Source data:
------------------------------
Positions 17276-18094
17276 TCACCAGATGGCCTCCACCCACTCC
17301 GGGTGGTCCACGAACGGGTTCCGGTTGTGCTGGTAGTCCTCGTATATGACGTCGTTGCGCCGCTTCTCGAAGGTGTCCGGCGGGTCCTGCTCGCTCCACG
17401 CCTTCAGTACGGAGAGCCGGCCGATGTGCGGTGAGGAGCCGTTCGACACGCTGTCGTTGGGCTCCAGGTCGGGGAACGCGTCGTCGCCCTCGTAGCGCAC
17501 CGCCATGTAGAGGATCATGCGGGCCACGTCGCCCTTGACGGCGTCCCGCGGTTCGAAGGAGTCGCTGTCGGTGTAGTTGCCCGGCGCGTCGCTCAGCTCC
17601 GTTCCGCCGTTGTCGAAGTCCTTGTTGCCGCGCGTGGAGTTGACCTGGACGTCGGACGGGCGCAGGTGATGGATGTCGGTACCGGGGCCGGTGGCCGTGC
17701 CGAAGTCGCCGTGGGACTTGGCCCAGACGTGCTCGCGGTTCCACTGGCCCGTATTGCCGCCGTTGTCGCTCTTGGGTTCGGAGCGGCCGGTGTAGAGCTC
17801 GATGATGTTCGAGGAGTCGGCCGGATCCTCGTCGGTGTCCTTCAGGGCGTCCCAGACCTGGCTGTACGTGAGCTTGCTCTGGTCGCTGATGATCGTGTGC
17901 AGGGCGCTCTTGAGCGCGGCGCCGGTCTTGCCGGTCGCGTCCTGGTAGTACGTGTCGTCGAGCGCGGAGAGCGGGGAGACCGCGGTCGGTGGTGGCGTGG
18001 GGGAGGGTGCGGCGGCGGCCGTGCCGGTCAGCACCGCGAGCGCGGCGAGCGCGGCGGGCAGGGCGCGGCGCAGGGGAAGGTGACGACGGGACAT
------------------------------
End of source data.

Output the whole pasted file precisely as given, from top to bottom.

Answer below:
Positions 17276-18094
17276 TCACCAGATGGCCTCCACCCACTCC
17301 GGGTGGTCCACGAACGGGTTCCGGTTGTGCTGGTAGTCCTCGTATATGACGTCGTTGCGCCGCTTCTCGAAGGTGTCCGGCGGGTCCTGCTCGCTCCACG
17401 CCTTCAGTACGGAGAGCCGGCCGATGTGCGGTGAGGAGCCGTTCGACACGCTGTCGTTGGGCTCCAGGTCGGGGAACGCGTCGTCGCCCTCGTAGCGCAC
17501 CGCCATGTAGAGGATCATGCGGGCCACGTCGCCCTTGACGGCGTCCCGCGGTTCGAAGGAGTCGCTGTCGGTGTAGTTGCCCGGCGCGTCGCTCAGCTCC
17601 GTTCCGCCGTTGTCGAAGTCCTTGTTGCCGCGCGTGGAGTTGACCTGGACGTCGGACGGGCGCAGGTGATGGATGTCGGTACCGGGGCCGGTGGCCGTGC
17701 CGAAGTCGCCGTGGGACTTGGCCCAGACGTGCTCGCGGTTCCACTGGCCCGTATTGCCGCCGTTGTCGCTCTTGGGTTCGGAGCGGCCGGTGTAGAGCTC
17801 GATGATGTTCGAGGAGTCGGCCGGATCCTCGTCGGTGTCCTTCAGGGCGTCCCAGACCTGGCTGTACGTGAGCTTGCTCTGGTCGCTGATGATCGTGTGC
17901 AGGGCGCTCTTGAGCGCGGCGCCGGTCTTGCCGGTCGCGTCCTGGTAGTACGTGTCGTCGAGCGCGGAGAGCGGGGAGACCGCGGTCGGTGGTGGCGTGG
18001 GGGAGGGTGCGGCGGCGGCCGTGCCGGTCAGCACCGCGAGCGCGGCGAGCGCGGCGGGCAGGGCGCGGCGCAGGGGAAGGTGACGACGGGACAT